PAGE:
As for why we eat coin-shaped chocolate on Hanukkah at all, that’s debatable. Rabbis for Human Rights goes with Eliezer Segal’s explanation that students in Europe used to give coins to their teachers as a play on the Hebrew word chinukh (education) which is very similar to chanukah (dedication). Prinz told me about an old Christian tradition of putting coins in one’s shoes for Saint Nicholas (whom the Dutch call Sinterklaas), to celebrate his feast day on Dec. 6. In her book, she recalls visiting Belgium on Dec. 6 and being approached by young people holding out glass mugs and asking for coins. “Christmas is a miracle story for Christians; Hanukkah is miracle story for Jews,” Prinz said. Given that it’s also a story about liberation and self-determination, shouldn’t our gelt fit the narrative?

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Curious says:

Are any of the chocolates under reliable Orthodox kosher supervision (i.e. a hechsher widely accepted by kosher-keeping Jews)?

You should order the $200 box of gelt, just to get back at your editor.

yotzeret says:

It has a Triangle K hechsher. Up to you (and your rabbi) if Triangle K is reliable enough.

Great story; perhaps it’ll inspire some new products.

We make several chocolate nut spreads with Guittard chocolate,

and Kosher under Igud Hakashrus, Los Angeles.

You could get creative and make something with the above and wrap it in foil!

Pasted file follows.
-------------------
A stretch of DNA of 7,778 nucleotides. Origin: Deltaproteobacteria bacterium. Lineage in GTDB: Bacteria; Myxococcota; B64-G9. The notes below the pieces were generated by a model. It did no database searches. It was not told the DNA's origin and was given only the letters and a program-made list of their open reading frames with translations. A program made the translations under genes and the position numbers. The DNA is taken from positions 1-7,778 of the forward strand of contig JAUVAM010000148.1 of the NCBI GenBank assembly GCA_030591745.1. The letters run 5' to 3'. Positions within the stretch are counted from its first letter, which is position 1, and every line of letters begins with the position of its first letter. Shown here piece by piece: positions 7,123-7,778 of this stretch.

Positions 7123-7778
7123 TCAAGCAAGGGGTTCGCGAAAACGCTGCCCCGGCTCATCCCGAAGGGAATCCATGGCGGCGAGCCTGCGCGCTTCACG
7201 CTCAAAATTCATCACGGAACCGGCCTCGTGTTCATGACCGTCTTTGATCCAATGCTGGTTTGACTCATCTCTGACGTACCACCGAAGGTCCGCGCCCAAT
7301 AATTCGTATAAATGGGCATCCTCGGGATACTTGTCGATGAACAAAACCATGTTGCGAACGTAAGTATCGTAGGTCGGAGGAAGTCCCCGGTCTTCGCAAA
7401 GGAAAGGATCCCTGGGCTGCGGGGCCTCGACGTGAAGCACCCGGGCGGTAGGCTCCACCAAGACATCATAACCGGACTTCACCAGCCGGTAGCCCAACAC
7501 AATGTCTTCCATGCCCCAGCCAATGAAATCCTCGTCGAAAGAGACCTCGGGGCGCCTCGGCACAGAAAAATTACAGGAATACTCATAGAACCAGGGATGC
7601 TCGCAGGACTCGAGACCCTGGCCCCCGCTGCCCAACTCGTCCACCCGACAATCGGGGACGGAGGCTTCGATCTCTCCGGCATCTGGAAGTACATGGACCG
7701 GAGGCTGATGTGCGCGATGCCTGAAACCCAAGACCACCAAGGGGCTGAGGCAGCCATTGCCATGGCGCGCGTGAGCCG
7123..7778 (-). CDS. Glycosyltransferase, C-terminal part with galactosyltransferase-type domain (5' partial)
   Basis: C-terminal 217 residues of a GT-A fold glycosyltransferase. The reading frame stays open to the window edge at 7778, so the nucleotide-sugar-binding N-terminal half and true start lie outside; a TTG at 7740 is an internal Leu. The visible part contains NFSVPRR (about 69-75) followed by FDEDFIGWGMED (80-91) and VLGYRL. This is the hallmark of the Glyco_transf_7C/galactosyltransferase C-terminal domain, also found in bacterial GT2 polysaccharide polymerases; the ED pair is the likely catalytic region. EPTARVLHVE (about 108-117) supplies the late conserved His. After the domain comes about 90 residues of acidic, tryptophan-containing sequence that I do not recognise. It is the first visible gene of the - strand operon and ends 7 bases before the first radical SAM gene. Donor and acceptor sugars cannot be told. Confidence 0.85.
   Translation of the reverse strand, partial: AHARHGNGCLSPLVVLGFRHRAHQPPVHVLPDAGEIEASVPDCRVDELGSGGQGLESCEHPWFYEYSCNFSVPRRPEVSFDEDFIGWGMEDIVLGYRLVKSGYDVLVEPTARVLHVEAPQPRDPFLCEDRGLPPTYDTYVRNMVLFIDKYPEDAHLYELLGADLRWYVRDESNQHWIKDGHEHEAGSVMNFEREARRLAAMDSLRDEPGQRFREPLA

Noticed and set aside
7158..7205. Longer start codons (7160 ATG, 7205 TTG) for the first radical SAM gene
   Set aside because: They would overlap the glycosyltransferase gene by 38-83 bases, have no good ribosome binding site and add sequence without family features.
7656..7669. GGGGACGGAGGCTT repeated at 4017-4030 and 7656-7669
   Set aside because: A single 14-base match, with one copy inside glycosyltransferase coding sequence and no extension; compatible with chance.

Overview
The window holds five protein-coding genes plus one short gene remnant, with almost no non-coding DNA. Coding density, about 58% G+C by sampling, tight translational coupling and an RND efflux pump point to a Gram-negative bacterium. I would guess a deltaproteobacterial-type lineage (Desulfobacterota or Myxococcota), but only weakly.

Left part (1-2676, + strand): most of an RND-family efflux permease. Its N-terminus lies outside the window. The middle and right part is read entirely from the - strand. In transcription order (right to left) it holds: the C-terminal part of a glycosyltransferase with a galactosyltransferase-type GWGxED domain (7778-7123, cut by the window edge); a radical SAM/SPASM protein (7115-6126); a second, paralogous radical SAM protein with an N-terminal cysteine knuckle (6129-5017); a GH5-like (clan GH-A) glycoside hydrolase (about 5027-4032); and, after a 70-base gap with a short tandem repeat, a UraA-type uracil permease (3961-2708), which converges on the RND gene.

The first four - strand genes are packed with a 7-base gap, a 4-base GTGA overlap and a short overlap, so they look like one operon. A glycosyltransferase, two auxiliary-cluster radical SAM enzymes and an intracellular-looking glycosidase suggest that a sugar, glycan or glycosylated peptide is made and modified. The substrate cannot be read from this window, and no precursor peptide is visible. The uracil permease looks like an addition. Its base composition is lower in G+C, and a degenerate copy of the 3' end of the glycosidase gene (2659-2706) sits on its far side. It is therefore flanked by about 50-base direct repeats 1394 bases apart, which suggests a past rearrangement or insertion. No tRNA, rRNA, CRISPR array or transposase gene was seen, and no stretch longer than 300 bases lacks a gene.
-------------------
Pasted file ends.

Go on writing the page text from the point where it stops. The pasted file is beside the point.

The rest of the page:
Check us out at zspecialtyfood.com

singing chef says:

We have a severe tree nut allergy in our household. Does anyone know of a PC, delish, affordable gelt source that isn’t manufactured on equipment that uses nuts?

Marjorie Ingall says:

Lake Champlain Chocolates gelt has Star-K Kosher Certification and Divine Chocolate/Rabbis for Human Rights gelt is Triangle-K.

Let’s keep the discussion going on the Fair Trade Gelt Campaign’s facebook page. http://www.facebook.com/fairtradegelt

Equal Exchange is Fair Trade and O U certified. They do not make gold foiled coins, but do have small rectangular bars that can stand in place for traditional gelt. It can also raise questions about why this gelt is different. Last year, we melted down Equal Exchange bars to make our own gelt. We poured it into plastic molds and wrapped it in foil. It was a fun and easy activity for all ages!

marjorie says:

plastic gelt molds are really cheap — you can search online. i also found a recipe for freehand salted caramel chocolate coins online. yum.

Thanks! Have added a link to this to our FB page –
https://www.facebook.com/Jewish.Labor.Committee where we also have a
link for those wanting to buy unionized worker-made Chanukah cards.
>> Arieh Lebowitz, JLC Associate Director

Robert says:

Ms. Prinz shold choose another cause to champion. Maybe she ought to rally around a truly Jewish cause…maybe there is something in Israel that could catch her fancy.
OMG…

Marilyn says:

Robert, lighten up, it always doesn’t have to be so heavy!! A wonderful article Ms. Prinz.

Robert Zimring says:

“At one point, the Reform movement declared non-union California grapes non-kosher;…”

I am curious about this quote. Historically, did not the Reform movement abandon biblical and rabbinic laws and practices of kashrut? Can a Reform rabbi declare a certain food and its harvesting treif?

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Gelt Without Guilt

Forget the yellow mesh bag. This Hanukkah, look for ethically produced and distributed chocolate coins.